Chiropractic care has been shown to be beneficial for many different kinds of spinal pain and dysfunction, and this study shows that regular chiropractic care can also help keep you moving and active as you get older.


As we age, it’s important to stay active and mobile. Research shows that people who stay active are less likely to develop long-term health problems than those who lead more sedentary lives.

Now new research finds that chiropractic is also safer for older people than medical care for musculoskeletal aches and pains.

In this study published in the reputable medical journal Spine, researchers from Dartmouth University looked at the Medicare records of over 6 million people over 66 who sought care for musculoskeletal problems, like back or neck pain. They found that patients who received chiropractic care had a 76% lower rate of injury within seven days of treatment, compared to those who saw a medical doctor for care:

“In conclusion, among Medicare beneficiaries ages 66-99 with an office visit risk for a neuromusculoskeletal problem, risk of injury to the head, neck or trunk within seven days was 76% lower among subjects with a chiropractic office visit as compared to those who saw a primary care physician. Among subjects who saw a chiropractor, the likelihood of injury was increased in those with chronic coagulation defect, inflammatory spondylopathy, osteoporosis, aortic aneurysm and dissection, or long term use of anticoagulant therapy.”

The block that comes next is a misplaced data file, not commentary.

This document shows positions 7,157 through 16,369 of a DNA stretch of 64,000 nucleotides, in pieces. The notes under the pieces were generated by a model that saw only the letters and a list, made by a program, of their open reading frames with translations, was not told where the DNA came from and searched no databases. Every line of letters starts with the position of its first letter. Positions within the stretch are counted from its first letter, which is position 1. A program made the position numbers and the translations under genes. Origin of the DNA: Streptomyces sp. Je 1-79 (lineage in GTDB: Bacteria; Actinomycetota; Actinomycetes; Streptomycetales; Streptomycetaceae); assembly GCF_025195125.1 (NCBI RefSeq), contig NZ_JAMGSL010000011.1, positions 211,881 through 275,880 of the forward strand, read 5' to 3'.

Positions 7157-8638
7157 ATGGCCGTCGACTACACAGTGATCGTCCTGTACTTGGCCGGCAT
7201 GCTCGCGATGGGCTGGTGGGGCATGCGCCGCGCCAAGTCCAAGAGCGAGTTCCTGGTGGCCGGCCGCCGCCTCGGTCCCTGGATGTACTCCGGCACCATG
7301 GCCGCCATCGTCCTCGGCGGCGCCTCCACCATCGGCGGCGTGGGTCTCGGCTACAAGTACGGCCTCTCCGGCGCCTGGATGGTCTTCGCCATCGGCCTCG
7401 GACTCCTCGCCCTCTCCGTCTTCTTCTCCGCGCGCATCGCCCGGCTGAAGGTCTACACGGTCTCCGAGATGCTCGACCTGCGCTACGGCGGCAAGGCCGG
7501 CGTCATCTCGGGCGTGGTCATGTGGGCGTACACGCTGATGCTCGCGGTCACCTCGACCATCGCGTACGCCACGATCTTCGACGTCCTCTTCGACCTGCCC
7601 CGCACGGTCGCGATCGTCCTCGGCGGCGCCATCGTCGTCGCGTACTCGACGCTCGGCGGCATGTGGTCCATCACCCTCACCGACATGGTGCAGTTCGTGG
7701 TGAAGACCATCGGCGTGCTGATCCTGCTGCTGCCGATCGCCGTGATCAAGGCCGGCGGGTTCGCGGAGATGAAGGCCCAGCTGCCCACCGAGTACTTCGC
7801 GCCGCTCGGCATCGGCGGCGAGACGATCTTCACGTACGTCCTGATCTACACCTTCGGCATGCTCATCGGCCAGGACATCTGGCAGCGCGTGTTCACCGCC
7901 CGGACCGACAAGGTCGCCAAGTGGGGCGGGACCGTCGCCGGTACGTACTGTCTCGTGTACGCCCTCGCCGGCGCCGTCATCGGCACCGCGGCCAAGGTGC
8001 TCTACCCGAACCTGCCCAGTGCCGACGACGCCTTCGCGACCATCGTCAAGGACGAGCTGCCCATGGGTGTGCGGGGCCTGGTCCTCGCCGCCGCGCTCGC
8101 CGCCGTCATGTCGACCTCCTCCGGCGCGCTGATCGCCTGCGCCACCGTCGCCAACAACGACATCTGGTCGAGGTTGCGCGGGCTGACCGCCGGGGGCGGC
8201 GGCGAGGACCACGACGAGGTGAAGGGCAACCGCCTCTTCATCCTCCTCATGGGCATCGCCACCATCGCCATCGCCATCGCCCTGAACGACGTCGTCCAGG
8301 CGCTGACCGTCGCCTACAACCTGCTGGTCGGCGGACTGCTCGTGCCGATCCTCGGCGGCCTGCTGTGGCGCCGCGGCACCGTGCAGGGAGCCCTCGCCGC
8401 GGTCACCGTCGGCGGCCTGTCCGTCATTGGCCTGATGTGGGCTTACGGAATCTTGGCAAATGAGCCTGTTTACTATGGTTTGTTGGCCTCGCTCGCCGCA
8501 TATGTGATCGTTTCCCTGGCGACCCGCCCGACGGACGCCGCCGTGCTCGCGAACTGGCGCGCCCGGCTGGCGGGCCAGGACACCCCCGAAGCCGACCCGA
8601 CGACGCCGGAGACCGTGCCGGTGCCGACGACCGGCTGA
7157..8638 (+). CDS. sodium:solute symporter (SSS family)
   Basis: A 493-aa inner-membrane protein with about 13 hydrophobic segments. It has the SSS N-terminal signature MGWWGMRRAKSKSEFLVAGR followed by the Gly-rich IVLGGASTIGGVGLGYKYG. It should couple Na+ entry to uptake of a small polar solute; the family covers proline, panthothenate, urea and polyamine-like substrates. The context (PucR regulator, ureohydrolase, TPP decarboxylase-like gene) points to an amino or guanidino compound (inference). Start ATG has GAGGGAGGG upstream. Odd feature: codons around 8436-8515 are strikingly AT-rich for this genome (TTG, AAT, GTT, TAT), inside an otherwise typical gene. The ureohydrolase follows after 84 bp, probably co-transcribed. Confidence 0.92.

The increased risk to patients with cardiovascular issues is certainly something to take seriously, and we work closely with medical providers to make sure that chiropractic is a safe option for our patients with these health problems.

This study shows that chiropractic is safe for people with back or neck problems, no matter your age.


Often, neck pain results from auto injuries, but sometimes the origins of the neck symptoms might not be related to trauma. No matter what the cause, we find that our chiropractic approach really works for our patients and they agree!

A recent study from Spine Journal confirms what we’ve seen in our office: chiropractic works for treating neck pain.

In this study, researchers looked at 241 patients who were over 65 years old and who suffered from chronic neck pain. The patients were divided into three groups: one group received chiropractic adjustments with home exercises, another group received supervised exercises with additional home exercises, and the third group just did home exercises.

After 12 weeks of treatment, over 60% of chiropractic patients had at least a 75% improvement in pain, compared to approximately 25% of patients in the supervised exercise group, and nearly 20% of the home exercise-only group.

This study is very important, because staying active as we get older is so important for our physical and mental health, and chiropractic provides a way to keep your spine healthy and flexible. Another recent study found that chiropractic care is great at helping us keep moving as we get older.

If you suffer from neck pain and want to get back to your pain-free life, we can help.